Investors in Africa must beware of burdening countries with “excessive” debt, Japan’s prime minister warned Friday, an apparent swipe at China whose Belt and Road policy has been accused of saddling poor nations with crippling debt.
Speaking to reporters at the end of an African development conference outside Tokyo, Shinzo Abe emphasized that countries in the G20 group of top economies, including China, had committed to the concept of “debt sustainability”.
“In providing assistance to Africa, we have to take note of the debt burden of the recipient country and take care that the debt burden does not become excessive,” Abe said when asked about China’s influence in Africa.
Earlier, a joint statement published after the three-day summit said: “We believe that quality infrastructure, that guarantees affordability with respect to life-cycle costs, is fundamental for sustainable economic transformation.”
The meeting of leaders and representatives from more than 50 African nations and international bodies has taken place in the shadow of China, which has invested massively in Africa under its controversial Belt and Road initiative.
On Thursday, Abe made a thinly veiled dig at Beijing’s policy, saying: “If partner countries are deeply in debt, it interferes with everyone’s efforts to enter the market.”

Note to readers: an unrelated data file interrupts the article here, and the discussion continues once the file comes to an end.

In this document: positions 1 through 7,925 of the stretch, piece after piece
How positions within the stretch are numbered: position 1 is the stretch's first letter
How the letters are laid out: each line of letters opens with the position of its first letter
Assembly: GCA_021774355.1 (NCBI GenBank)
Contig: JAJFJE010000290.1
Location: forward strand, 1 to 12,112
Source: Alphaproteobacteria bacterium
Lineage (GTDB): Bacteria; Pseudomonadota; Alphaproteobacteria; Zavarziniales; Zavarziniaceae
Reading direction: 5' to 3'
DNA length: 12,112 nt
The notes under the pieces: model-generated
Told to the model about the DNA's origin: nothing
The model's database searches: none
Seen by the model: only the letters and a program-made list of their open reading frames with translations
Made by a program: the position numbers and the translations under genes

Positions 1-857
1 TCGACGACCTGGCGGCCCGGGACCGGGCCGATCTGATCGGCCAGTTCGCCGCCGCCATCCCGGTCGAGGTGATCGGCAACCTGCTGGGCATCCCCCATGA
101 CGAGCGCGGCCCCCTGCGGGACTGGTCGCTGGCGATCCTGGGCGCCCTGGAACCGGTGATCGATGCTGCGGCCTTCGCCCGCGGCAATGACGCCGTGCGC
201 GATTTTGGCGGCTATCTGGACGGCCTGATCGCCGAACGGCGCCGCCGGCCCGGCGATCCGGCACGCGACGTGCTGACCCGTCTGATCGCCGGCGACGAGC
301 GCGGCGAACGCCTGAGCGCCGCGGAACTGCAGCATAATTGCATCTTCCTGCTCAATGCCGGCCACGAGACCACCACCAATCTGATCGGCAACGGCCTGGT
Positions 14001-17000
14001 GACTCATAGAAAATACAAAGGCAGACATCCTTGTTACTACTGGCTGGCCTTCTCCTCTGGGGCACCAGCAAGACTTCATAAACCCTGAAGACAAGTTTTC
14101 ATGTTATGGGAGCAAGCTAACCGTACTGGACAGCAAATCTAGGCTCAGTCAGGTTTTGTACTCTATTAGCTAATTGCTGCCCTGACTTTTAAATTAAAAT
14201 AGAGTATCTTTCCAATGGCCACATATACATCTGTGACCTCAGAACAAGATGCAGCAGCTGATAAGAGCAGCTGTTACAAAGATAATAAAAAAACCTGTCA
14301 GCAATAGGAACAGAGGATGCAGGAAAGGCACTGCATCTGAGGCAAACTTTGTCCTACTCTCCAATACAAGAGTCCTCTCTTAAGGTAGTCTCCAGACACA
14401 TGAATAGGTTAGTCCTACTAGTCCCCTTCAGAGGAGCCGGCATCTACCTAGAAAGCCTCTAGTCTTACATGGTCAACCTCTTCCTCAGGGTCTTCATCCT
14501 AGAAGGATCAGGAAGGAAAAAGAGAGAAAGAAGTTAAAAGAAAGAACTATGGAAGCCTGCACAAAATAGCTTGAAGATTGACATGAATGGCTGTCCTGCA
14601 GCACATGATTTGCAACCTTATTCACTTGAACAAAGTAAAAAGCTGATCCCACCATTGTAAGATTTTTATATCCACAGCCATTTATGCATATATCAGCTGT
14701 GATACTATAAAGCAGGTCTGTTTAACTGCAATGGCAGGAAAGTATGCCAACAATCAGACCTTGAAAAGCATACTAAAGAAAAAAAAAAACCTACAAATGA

This provoked a sharp response from foreign ministry spokesman Geng Shuang in Beijing, who described this as “purely unreasonable speculation”.
“It should be pointed out that African leaders have said many times that there was never a lack of international conferences and promises of aid to Africa, but the key lies in action and implementation,” noted Geng late Thursday.
At the conference, Japan has focused on the “quality” of its investments rather than the volume of China, which announced a massive $60 billion in African development funding last year.
For example, Japan plans to train experts in 30 African countries in the next three years on managing risks and public debts, Abe announced.
The emphasis at the meeting has also been on private investment rather than state development funding.
“I hope you notice how enthusiastic Japanese companies are in doing business in Africa,” gushed Japan’s Economy, Trade and Industry Minister Hiroshige Seko.
Abe said: “With the local community and the host country, the government of Japan is trying to push forward the activities of Japanese business.”
“We will be happy to provide them all our support for advancing Africa in various forms,” he added.
Since 1993, Japan has partnered with African countries to hold the TICAD (Tokyo International Conference on African Development) around every five years in a drive to promote aid and business opportunities.
At the last meeting in 2016, Japan pledged around $30 billion in development funding for Africa but there was no immediate figure put forward on Friday as the conference closed.